British inflation hits one-year high in January
Britain's annual inflation rate rose in January to its highest level for a year, buoyed by the higher prices for clothing and alcohol, official data showed Tuesday.
The 12-month Consumer Price Index (CPI) rose by 0.3 percent last month, after registering 0.2 percent in December, the Office for National Statistics (ONS) said in a statement.
Alcohol and tobacco increased by 1.3 percent compared with January 2015, when there had been heavy discounts on beer.
Inflation also rose as fuel and food prices fell by less than they experienced one year ago.
Despite the rise in the CPI, British inflation still remains historically low, with the Bank of England predicting it will remain below the government's official 2.0-percent target for some time yet.
"While still at historically low levels, CPI has today edged up to its highest rate for a year," said James Tucker, who is head of CPI at the ONS.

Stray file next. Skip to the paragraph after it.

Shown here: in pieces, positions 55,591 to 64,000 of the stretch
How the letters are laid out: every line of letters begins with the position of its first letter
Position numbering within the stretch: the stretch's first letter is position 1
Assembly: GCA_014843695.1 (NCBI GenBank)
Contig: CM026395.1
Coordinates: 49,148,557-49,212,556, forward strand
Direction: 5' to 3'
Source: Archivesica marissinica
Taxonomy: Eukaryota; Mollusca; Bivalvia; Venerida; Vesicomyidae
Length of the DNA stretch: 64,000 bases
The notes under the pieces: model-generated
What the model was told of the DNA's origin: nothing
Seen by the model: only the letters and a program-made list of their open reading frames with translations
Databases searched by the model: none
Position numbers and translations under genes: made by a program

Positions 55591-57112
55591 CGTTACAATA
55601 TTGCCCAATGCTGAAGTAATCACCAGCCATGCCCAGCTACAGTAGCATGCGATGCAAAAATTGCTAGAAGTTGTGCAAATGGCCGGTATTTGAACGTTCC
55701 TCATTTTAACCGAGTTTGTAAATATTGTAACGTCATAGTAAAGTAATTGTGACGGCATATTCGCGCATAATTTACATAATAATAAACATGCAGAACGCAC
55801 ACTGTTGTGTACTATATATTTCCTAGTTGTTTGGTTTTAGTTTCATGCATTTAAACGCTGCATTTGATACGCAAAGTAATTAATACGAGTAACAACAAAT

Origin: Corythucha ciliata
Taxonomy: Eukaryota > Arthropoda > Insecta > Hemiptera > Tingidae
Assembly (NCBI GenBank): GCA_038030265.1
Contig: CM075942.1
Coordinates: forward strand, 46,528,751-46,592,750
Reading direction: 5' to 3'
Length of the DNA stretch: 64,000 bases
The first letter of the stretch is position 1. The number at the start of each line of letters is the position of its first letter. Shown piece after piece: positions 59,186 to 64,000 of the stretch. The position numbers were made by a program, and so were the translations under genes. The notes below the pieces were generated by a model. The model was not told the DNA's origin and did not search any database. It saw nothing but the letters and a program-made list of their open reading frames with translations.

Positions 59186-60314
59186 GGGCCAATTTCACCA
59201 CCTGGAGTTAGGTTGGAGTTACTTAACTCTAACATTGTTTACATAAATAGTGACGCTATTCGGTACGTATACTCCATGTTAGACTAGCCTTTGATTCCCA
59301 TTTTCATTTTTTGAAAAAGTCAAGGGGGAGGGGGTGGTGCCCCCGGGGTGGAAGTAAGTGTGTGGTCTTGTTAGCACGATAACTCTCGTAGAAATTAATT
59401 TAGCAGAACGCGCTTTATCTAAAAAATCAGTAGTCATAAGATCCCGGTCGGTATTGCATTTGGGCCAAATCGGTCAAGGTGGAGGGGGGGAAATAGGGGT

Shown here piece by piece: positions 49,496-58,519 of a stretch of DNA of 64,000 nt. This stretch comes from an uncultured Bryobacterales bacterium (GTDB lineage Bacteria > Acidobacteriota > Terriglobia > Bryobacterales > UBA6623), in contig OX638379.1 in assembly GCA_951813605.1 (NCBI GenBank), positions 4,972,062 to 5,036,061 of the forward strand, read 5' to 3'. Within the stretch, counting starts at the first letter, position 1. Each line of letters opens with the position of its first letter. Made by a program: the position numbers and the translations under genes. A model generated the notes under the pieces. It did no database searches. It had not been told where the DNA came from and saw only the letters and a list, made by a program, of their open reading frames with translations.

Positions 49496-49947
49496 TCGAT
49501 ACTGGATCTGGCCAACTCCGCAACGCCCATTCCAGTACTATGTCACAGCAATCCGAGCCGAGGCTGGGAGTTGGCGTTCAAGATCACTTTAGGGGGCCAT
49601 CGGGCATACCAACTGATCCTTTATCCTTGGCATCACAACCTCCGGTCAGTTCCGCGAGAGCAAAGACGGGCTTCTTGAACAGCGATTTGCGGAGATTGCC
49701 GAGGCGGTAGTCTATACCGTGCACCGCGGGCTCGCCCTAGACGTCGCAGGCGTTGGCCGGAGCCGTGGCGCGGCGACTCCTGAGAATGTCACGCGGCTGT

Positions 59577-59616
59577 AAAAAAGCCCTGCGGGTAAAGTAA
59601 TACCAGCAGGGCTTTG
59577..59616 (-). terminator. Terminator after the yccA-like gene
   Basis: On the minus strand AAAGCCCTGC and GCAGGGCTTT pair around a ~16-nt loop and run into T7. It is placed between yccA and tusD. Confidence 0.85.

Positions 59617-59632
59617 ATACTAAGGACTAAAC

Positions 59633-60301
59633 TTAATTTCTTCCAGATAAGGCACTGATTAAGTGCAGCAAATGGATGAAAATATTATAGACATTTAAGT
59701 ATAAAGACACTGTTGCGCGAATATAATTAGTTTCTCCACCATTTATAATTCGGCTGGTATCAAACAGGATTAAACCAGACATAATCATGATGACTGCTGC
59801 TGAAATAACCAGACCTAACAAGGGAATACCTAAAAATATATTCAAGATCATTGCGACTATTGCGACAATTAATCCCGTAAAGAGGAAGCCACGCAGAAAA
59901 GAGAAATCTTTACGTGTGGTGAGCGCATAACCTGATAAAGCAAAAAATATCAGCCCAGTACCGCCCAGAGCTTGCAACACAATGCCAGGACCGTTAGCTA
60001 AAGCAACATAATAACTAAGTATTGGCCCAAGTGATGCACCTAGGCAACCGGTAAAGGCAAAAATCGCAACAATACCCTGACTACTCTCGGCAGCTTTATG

"The main reason for the slight rise in inflation was fuel prices falling by less in January than they did at the same point in the previous year.
"Clothing, food and alcoholic drinks also helped to push up inflation, offset by falling air fares."
Collapsing oil prices are set to keep a lid on inflation, leaving the Bank of England in no hurry to raise interest rates from a record-low 0.50 percent, where they have stood since March 2009.
"CPI inflation is heading gradually back towards its target as the drags from cheaper oil, food and import prices ease," noted economist Samuel Tombs at Pantheon Macroeconomics.
© 2016 AFP